How Toronto’s Papers Covered Pay For Play and Toronto’s Deadly Streets
Who will win this week's Front Page Challenge?
In Front Page Challenge, Torontoist analyzes the best and worst of Toronto’s major dailies.
In today’s Front Page Challenge derby, the Globe and the Post get caught wearing the same outfit, the Star tries to bite Metro‘s style, and the world in general is awakening to the possibility Donald “No Puppet” Trump is possibly a puppet after all.
The Globe and Mail
The Globe‘s obsession with the Trudeau government’s practice of “cash for access” fundraisers is hitting its stride this morning with Prime Minister Justin Trudeau now conceding that yes, government business has been discussed during these events, but insisting that he is the one who makes the final decisions on these things. But the Globe article says such “pay to play” activity runs contrary to the rules the Liberal Party set forth earlier this year. The federal government is also tabling legislation to crack down on the illegal shipments of opioids, as the underground market for fentanyl is leading to a spike in overdose deaths. The Globe is also keeping an eye on the incoming Trump administration, as most of the cabinet appointments so far have been post-retirement-age billionaires with apparent links or sympathies to the Kremlin. The view starts to take shape (more in the international press than in the North American press) that Putin may have pulled off a “soft coup” during the U.S. election and has basically installed Trump to repurpose America as a subordinate ally for whatever Putin’s grand game is. (Dissolving NATO? Russia annexing other European countries?)
Occasionally the Post and the Globe run the same photo on their respective front pages, and such a day is today, with frowny-faced Justin Trudeau on both national newspapers. The Post‘s coverage of cash-for-access fundraisers is a bit more alarmist than the Globe‘s with a headline saying Trudeau’s skyrocketing fundraising activities may have crossed an ethical line, and Ottawa columnist John Ivison saying Trudeau is being arrogant by not living up to his own party’s supposed standards on these things. The paper’s conservative columnist Colby Cosh is upset about the “gang of traumatized artists and intellectuals” who are trying to stoke a movement to block Trump from being declared president by appealing to members of the Electoral College to respect the results of the popular vote—where Hillary Clinton holds a large lead over Trump. If the tables were turned, presumably Cosh would have stood up for Clinton’s legitimacy as president-elect if she was the one who had eked out a narrow Electoral College win despite Trump winning millions more votes and despite the CIA saying the Kremlin may have manipulated the election in her favour. Also: a moose in New Brunswick was rescued from an icy river.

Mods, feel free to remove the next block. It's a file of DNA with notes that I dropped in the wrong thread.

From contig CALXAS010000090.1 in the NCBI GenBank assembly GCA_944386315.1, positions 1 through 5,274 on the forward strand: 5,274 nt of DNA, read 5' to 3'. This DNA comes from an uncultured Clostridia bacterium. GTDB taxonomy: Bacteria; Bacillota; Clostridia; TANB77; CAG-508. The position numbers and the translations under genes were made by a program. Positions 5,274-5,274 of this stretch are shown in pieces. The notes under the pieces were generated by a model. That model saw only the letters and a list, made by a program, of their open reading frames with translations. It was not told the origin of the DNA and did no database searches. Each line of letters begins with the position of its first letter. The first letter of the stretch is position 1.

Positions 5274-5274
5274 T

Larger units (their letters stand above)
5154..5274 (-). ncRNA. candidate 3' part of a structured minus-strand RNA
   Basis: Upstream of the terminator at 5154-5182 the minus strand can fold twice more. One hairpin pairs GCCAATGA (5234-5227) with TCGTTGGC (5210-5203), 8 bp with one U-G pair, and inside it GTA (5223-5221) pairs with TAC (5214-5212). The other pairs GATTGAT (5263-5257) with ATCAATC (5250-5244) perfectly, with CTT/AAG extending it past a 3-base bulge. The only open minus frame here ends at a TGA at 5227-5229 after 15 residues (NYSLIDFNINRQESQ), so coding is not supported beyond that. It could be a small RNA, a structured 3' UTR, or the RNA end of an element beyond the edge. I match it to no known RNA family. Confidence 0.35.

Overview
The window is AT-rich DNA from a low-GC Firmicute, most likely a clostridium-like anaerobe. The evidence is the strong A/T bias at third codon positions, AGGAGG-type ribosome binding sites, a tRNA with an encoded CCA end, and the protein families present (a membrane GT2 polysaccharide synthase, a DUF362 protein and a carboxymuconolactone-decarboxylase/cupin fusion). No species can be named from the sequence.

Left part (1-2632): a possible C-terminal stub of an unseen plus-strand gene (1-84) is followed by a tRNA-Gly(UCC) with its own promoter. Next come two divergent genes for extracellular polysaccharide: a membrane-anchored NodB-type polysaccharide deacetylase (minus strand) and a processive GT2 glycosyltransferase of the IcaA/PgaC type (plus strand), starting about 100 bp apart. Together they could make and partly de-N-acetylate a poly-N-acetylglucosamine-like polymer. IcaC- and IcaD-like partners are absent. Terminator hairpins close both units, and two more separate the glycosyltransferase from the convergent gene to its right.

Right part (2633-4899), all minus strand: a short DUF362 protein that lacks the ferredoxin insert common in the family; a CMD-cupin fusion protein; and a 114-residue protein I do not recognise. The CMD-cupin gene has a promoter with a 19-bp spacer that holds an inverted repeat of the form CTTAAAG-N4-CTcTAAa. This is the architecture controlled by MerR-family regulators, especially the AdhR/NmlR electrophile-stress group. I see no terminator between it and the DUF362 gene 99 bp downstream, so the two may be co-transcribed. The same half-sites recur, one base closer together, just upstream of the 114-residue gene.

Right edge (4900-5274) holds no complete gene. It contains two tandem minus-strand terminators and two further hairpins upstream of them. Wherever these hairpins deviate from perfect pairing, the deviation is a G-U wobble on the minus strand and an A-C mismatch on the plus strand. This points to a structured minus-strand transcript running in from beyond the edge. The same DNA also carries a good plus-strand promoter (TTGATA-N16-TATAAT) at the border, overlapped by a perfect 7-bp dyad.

In a brazen attempt to win this week’s Front Page Challenge, the Toronto Star tries to emulate Metro‘s patented and effective “Toronto’s Deadly Streets” feature with its thinly disguised new series “Deadly Streets.” It features the continuing fallout of last week’s story about a minivan driver that jumped a curb and killed a mother in 2014, but only received a $1,000 fine from the courts. The province is under pressure from activists and victims’ families who want strict penalties applied. And Daniel Dale, who has been steadily fact-checking Donald Trump long after most journalists have thrown up their hands about it, is trying to make sense of what we are all in for with the incoming President Trump based on how the transition seems to be going (in short: he says stuff he doesn’t mean sometimes, he loves Russia, he hates SNL, he doesn’t need daily intel briefings because he’s…like…a smart person).
Metro sees the Star‘s Deadly Streets cover and raises the ante with a banner proclaiming “The Metro Effect” with a claim that they have worked to make Toronto’s Deadly Streets Safer, listing off how this campaign has made a difference in 2016, influencing the city to make safety improvements to over a dozen dangerous intersections. Metro also gives prominence to yesterday’s commuter nightmare, with three separate fire incidents in the subway disrupting the morning rush hour. Metro warns it could happen again… May Warren also reports on a group of “guerilla hacktivists” at U of T who are working to archive crucial scientific and environmental data on the internet to stop this knowledge from going down the swirling black hole of the anticipated anti-climate-science Trump administration.
The Sun leads today with a story about human trafficking, with the arrests made yesterday in three separate sex trafficking investigations. But the headlines are slightly confusing, proclaiming this an “epidemic” while the subheading quotes a cop who says this is all “business as usual”—not a characteristic state of an epidemic. And the Sun gets wacky up top with its coverage of the upcoming road tolls vote at council with Mayor John Tory’s head where the “o” in “Tolls” should be. This morning’s Sun cover doesn’t look like they put much thought into the layout, frankly.
This week’s winner: When it comes to coverage of Toronto’s Deadly Streets, Metro is the true Street Player, and wins the week with an eye-catching front page and major swagger. It looks like the paper has clinched this year’s Front Page Challenge with this victory, though the Sun has two weeks to close the gap.
|Newspaper||Number of Wins|
|Globe and Mail||11|
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